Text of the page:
The Bipa is a pear-shape lute that is a traditional Chinese musical instrument.

Dang-pipa and hyang-pipa
Tang dynasty pipa
15th century hyang-pipa
Illustrations from the 15th century Korean work Akhak Gwebeom showing a Tang-style pipa, and a Joseon Dynasty folk pipa. Dang-pipa was played with a plectrum, while the hyang-pipa was played with fingers (or finger-attachments).
An old Chinese bipa dated 1893.

In the past, there were two types of bipa: the hyang-bipa (향비파 / 鄕琵琶) and the dang-bipa (당비파 / 唐琵琶). Both are from China The latter is imported from Tang dynasty.

The bipa fell out of use in the early 20th century. Attempts to revive it initially failed in 1988/89 due to fact that there are no existing professional players [1] but recently was successful. The recreation uses the existing modern Chinese pipa as a basis and the two modern bipa types were constructed almost exactly like pipa but modified to the Korean form, even with the use of fake nails and techniques. The difference is in the reintroduction of the two soundholes on the front. As well as this, the other type uses five strings. The strings used are of nylon, rather than the metal-nylon used for the Chinese pipa.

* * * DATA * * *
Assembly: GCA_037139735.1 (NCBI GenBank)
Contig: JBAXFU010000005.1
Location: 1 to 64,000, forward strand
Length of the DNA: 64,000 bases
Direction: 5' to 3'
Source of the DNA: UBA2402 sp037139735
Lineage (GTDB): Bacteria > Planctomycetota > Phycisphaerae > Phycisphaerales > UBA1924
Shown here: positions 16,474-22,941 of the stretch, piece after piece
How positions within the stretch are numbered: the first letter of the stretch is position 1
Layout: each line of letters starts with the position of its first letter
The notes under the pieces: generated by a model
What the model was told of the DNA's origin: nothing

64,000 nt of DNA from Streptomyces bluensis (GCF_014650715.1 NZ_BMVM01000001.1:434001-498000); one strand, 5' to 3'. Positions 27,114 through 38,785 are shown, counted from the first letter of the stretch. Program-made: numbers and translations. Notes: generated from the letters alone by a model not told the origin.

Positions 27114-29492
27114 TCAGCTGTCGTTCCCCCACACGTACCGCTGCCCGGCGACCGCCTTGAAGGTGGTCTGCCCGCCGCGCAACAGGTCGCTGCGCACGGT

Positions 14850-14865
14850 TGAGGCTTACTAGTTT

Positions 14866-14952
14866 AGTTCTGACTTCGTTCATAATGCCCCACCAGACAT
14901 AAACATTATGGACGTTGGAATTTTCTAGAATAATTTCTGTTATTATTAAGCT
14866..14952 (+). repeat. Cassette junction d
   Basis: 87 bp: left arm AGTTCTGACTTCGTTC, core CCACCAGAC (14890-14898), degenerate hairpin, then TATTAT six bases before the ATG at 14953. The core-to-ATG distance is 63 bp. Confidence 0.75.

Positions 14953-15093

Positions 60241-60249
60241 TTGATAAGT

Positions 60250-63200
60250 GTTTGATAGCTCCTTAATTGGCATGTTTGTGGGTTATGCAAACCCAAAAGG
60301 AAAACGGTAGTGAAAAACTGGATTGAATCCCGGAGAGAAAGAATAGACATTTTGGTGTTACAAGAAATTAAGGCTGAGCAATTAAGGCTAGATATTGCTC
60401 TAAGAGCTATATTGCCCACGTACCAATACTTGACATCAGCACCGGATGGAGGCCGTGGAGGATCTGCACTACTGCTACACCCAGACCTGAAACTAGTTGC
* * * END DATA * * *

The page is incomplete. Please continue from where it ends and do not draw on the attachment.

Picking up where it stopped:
A version of the hyangbipa is also used that follow more closely to the original lines, not made like Chinese pipa, using silk strings and being plucked with bare fingers or with a stick. This is used for more traditional music and sanjo.

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  1. ^ Professor Lee Sung-chun (1936 - 2003) made an attempt in 1989